Gubra comes across with a strong flavour of pluralism. It is done skillfully demonstrating from existential drama that despite the different 'forms' of religion, the pathos and aspiration of authentic religion are certain ethical universals that all mankind have. Now if all the differences in religion were merely in form, which it is not, such an argument would be complete and I would not have to add any more comments. Unfortunately though, the differences in the forms of religions, are many times symptomatic of greater fundamental differences. There is however a universal reality, fundamentals, universal truths, ethics, laws, humanity - whatever you may call it. And this is a reality that Yasmin has successfully called our attention to.

A great theme of the movie is that religion that is good should bear fruit in love and charity towards the loss and broken. I would add to this in a negative form that religion that does not reach out in love to the lost, disdained and sinful is useless to the human race. It beneficial to an elite few, or a huge class, but humanity as a whole should see it for what it is, an empire and not the hope of mankind.

The universal language of love, charity and the golden rule is a reality that all of us do indeed understand - and this would help us to live, learn and love each other despite our religious differences. It cannot however be taken further that it can possibly go, to mean that somehow all our religions are just different forms of the same substance. If religion is man’s attempt to get to God, then this is a collection of universals that transcend the specifics of religion –
(1) man, (2) aspiration and (3) God.

But it is in the definition of the specifics, (1) like what is man? and (2) what constitutes a genuine quest of aspiration? or (3) who or what is God? where religions can differ greatly and must be evaluated and measured against reality where possible.

Thursday, September 07, 2006

Philip Yancey on Prayer

Yancey, Philip. 2006. Prayer: Does it make any Difference? London: Hodder and Stoughton.

Philip Yancey, author of best selling Disappointment with God and Soul Survivor, is a popular author because he puts in words, what many Christians are feeling but are afraid to articulate. He deals with controversial topics of living a Christian life with brutal honesty. Hence a book on prayer is most welcome. Prayer is the most talked about subject in Christian life yet least practiced. Yancey stated that to him, prayer is the area where two themes of struggle in Christian life meet: “Why God doesn’t act the way we want God to and why I don’t act the way God wants me to.”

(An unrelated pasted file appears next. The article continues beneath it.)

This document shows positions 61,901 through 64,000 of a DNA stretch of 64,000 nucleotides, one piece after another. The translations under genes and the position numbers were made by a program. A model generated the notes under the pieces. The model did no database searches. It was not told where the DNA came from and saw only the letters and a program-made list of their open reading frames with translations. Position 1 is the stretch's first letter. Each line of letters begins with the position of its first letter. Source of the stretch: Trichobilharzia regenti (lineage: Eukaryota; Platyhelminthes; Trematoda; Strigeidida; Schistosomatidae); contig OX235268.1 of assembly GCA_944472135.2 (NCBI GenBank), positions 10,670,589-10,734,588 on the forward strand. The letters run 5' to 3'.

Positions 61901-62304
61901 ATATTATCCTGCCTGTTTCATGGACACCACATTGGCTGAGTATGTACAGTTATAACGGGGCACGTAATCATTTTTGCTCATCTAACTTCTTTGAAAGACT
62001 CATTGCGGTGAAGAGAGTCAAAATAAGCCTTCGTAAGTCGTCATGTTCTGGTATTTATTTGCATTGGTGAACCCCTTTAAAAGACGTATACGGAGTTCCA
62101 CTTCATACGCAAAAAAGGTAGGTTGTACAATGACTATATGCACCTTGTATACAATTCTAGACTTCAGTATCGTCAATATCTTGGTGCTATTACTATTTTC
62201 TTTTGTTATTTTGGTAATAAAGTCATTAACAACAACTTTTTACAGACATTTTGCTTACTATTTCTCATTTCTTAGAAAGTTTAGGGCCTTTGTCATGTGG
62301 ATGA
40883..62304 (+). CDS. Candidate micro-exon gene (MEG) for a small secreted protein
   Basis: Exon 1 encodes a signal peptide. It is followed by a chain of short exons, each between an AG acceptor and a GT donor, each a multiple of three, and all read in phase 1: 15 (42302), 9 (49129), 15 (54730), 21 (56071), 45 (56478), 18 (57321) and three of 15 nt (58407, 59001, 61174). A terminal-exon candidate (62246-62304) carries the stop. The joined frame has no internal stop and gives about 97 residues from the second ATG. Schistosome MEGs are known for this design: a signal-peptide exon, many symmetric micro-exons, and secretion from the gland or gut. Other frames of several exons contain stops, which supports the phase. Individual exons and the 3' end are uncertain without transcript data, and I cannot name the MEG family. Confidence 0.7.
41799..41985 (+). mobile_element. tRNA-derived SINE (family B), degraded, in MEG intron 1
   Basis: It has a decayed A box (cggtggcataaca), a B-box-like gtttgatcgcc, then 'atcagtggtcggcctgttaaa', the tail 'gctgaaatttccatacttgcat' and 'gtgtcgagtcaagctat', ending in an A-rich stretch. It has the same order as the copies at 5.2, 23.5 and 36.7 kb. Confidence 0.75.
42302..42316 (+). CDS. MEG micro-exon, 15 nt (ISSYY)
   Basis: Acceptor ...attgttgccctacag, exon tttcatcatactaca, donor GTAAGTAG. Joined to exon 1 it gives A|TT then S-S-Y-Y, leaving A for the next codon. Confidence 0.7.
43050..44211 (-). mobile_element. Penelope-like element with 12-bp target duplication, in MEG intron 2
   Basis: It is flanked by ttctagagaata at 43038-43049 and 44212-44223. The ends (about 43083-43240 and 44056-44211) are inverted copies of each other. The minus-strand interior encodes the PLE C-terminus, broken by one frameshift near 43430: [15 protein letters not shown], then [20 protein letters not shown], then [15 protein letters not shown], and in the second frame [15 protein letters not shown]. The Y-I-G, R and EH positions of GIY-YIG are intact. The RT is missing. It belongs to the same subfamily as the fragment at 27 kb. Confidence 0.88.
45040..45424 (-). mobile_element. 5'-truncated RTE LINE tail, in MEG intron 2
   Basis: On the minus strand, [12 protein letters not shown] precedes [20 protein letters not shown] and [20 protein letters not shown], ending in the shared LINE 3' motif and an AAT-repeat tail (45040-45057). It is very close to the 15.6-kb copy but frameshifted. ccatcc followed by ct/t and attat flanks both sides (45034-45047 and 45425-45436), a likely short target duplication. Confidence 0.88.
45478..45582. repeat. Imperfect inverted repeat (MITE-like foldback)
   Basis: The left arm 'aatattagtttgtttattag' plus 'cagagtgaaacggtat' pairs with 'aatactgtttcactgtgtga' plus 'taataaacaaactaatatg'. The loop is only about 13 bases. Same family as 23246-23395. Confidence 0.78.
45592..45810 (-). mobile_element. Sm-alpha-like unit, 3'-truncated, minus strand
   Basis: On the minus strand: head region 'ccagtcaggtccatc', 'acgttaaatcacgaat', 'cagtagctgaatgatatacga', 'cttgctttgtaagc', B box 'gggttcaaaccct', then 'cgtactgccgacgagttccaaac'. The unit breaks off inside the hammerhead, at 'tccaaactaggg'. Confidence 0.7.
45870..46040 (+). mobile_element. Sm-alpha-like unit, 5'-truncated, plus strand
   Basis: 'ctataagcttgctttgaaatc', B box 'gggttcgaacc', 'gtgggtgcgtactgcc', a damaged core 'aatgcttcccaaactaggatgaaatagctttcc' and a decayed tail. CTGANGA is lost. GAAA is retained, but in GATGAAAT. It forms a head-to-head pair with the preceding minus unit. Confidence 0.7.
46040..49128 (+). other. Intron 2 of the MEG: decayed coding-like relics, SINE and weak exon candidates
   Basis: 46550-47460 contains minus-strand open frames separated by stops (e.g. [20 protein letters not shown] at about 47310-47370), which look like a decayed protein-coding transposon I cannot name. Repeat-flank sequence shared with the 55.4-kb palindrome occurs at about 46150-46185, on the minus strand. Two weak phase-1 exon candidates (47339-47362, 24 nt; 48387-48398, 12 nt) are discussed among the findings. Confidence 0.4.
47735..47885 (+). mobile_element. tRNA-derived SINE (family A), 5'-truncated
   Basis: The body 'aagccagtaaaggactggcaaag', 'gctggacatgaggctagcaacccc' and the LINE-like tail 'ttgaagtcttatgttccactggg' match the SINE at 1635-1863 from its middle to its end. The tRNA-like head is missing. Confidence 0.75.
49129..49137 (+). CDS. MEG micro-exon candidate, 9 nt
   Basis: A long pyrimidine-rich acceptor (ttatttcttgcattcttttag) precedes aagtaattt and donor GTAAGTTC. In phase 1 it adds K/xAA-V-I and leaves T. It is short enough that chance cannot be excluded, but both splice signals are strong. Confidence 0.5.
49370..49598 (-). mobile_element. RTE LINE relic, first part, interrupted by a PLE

In Part 1, Yancey developed the theme of who God is and who we are in relationship to Him. He also highlighted the fact that God wants to keep company with us. It is in this context that, Yancey developed his argument why we should pray. To him, prayer is a partnership with God which he developed in Part 2. God wants to partner with his creatures in his great redemption plan of the fallen present creation. Prayer then is a form of negotiation. Skillfully skirting the theological issue of whether an unchanging God can change His mind, Yancey explored the numerous passages in the Bible that God did changed His mind. He concluded that the underlying reason that God does change His mind because of love. “For God so loved the world…”
(Dave: Some helpful discussions on such texts here and here)

In Part 3, Yancey explored the ‘language of prayer.’ Basically, this section is a ‘how to pray’ section. However I am glad he explored the silence of God in his chapter ‘the sound of silence’. For some reasons, most churches do not teach the fact that in a life of prayer, there are times when God does not seem to be present. Spiritual writer like John of the Cross talked about a dark night of the soul- an experience where God seems to be absent. One reason why this is not commonly taught may be that many Christians may not be able to accept the fact that God will voluntarily withdraw the awareness of His presence from us. However as many spiritual writers have attested, these dark nights are necessary for our spiritual growth. Another reason may be that almost all Christians are struggling with prayer (or time to pray). A God who seems absent may not fit into their theological framework.